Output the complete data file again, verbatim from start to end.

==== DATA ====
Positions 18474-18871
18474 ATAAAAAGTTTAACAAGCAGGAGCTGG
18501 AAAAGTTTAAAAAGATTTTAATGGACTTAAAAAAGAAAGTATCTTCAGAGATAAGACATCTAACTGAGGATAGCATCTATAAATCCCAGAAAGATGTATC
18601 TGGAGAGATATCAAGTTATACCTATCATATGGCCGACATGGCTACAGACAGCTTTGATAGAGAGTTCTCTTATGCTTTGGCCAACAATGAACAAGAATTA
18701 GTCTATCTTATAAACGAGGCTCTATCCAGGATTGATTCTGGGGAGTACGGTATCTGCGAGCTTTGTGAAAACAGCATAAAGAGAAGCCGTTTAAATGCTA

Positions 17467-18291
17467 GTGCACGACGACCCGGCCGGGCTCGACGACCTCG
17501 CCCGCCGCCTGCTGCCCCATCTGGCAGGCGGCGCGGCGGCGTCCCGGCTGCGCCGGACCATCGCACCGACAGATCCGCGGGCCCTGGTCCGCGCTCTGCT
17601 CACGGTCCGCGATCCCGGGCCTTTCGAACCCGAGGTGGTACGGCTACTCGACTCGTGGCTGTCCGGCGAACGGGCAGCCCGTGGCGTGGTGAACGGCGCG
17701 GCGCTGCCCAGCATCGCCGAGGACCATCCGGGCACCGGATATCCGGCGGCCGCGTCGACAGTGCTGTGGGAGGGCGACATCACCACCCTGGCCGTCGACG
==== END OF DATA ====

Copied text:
Positions 18474-18871
18474 ATAAAAAGTTTAACAAGCAGGAGCTGG
18501 AAAAGTTTAAAAAGATTTTAATGGACTTAAAAAAGAAAGTATCTTCAGAGATAAGACATCTAACTGAGGATAGCATCTATAAATCCCAGAAAGATGTATC
18601 TGGAGAGATATCAAGTTATACCTATCATATGGCCGACATGGCTACAGACAGCTTTGATAGAGAGTTCTCTTATGCTTTGGCCAACAATGAACAAGAATTA
18701 GTCTATCTTATAAACGAGGCTCTATCCAGGATTGATTCTGGGGAGTACGGTATCTGCGAGCTTTGTGAAAACAGCATAAAGAGAAGCCGTTTAAATGCTA

Positions 17467-18291
17467 GTGCACGACGACCCGGCCGGGCTCGACGACCTCG
17501 CCCGCCGCCTGCTGCCCCATCTGGCAGGCGGCGCGGCGGCGTCCCGGCTGCGCCGGACCATCGCACCGACAGATCCGCGGGCCCTGGTCCGCGCTCTGCT
17601 CACGGTCCGCGATCCCGGGCCTTTCGAACCCGAGGTGGTACGGCTACTCGACTCGTGGCTGTCCGGCGAACGGGCAGCCCGTGGCGTGGTGAACGGCGCG
17701 GCGCTGCCCAGCATCGCCGAGGACCATCCGGGCACCGGATATCCGGCGGCCGCGTCGACAGTGCTGTGGGAGGGCGACATCACCACCCTGGCCGTCGACG